The best makeup for work

Work makeup: the look that will make you more money

In an ideal world, employees are rewarded for their skill and experience rather than their looks, enhanced by perfect work makeup. After all, in an age of diversity, we should accept people for who they are – not what they look like. But in reality, we all know looks hugely contribute to influencing and impressing others. Why else do politicians and celebrities hire stylists to present the most flattering and confident version of themselves? Of course it’s not just how people view women – the same goes for men too – but here I’ve just reviewed the research on the effects of different levels of makeup on women. A telling study conducted at the University of California presented images of potential political candidates with more-and-less competent demeanours. The most capable-looking candidates won a 13 per cent vote swing. Presenting your best side using makeup is already known to make women appear more attractive, likeable and proficient at their jobs. But how much product should we paint on? And is a natural look better than a glamorous one if we want to command a bigger pay packet?

Why natural beauty is best

First impressions – including how you wear your work makeup - really do matter – especially in the office, according to a study by job search website Monster. It reveals employers make decisions about interviewees within seven minutes while 70 per cent say the way a candidate applies makeup affects their initial thoughts about them. These quick conclusions are based on three factors, in order of importance
  1. Work experience (36%)
  2. First impressions (24%)
  3. Education (12%)
Other interesting research reveals the amount of work makeup we use to enhance our appearance – has a huge impact on people’s perception of our ability to do the job well. And it can help career progression. It sways whether an interview candidate is hired, whether they seem competent, trustworthy and likeable and if they will land a top salary. What’s more, once first impressions are made, they are difficult to change. A US study published in the journal PLoS ONE acknowledges that attractive people are more likely to be hired, promoted and earn bigger bucks than unattractive individuals. Psychologists refer to this as the †˜halo’ effect and it is linked to ideas that beautiful people are viewed as more socially skilled, confident and successful. But smoothing out imperfections by caking on cosmetics won’t instantly win you a better wage. Studies show that women wanting to secure a job - or win people over - should apply minimal, well applied work makeup. A report titled †˜Beauty Is As Beauty Does’ in the Journal of Applied Social Psychology presented images to HR professionals of women before and after makeovers. The salaries of the †˜polished’ females were thought to be 8 to 20 per cent higher than those with less or no makeup. US research from Virginia Commonwealth University used photographs of women with natural (none), professional (moderate) and glamorous (heavy) makeup to evaluate who looked most accomplished. Those wearing the most beauty products were deemed less capable than applicants wearing little or no make-up. And when it came to pay, the †˜natural-looking’ group were assigned a higher starting salary than women donning light to moderate amounts of cosmetics. Work makeup clearly has many beneficial effects – such as making women feel more confident and appear more deserving of top dollars. But too much greasepaint or an overly glamorous look goes the other way. A study in the research journal Frontiers in Psychology shows light makeup is preferable over heavier alternatives. This is because it is †˜viewed as more attractive and allows for greater expression of individual personality and easier recognition by others.’ It also makes people seem more trustworthy – a characteristic we all want so we can catch that next promotion or client contract.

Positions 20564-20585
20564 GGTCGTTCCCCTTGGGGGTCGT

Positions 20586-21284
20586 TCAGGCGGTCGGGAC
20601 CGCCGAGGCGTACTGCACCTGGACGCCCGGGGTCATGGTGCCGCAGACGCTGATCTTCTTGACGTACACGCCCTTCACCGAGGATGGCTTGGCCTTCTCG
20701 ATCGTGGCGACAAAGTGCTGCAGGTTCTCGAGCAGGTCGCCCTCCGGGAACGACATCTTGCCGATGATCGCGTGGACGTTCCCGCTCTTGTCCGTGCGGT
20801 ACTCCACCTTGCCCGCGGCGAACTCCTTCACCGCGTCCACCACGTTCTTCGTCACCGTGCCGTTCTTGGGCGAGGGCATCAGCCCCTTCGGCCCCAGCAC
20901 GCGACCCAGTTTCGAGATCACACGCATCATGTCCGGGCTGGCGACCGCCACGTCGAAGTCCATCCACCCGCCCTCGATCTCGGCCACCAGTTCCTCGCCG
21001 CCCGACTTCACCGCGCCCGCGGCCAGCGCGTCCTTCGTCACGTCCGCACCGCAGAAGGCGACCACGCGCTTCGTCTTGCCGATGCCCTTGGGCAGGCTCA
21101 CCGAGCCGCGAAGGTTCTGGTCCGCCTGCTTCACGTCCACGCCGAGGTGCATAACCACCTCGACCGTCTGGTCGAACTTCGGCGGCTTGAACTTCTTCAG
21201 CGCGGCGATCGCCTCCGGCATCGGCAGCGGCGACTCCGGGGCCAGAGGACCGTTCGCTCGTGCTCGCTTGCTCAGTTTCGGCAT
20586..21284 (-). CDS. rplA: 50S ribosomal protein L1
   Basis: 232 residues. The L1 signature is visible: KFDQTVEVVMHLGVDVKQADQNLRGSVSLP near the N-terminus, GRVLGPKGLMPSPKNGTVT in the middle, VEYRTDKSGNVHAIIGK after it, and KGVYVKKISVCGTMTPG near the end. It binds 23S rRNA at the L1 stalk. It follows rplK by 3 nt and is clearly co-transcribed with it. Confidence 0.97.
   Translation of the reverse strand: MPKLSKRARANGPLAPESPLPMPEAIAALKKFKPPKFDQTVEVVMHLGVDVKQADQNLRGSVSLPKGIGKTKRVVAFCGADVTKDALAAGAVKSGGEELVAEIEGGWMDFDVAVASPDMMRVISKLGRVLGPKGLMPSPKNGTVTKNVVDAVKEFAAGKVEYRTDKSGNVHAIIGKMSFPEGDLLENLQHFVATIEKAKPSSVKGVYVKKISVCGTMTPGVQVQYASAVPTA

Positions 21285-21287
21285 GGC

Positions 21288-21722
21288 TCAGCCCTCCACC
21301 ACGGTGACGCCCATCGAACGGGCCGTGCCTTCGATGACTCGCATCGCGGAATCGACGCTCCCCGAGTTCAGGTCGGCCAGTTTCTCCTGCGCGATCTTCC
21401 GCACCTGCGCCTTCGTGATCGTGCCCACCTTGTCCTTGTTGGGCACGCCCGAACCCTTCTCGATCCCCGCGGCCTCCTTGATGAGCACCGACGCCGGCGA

Natural makeup makes people seem more trustworth © 2011 Etcoff et al. Faces from left to right: No makeup, natural look, professional look, glamorous look. Findings: the natural look resulted in a significant positive effect on trustworthiness, while the professional look did not have a significant effect, and the glamorous look had a significant negative effect.
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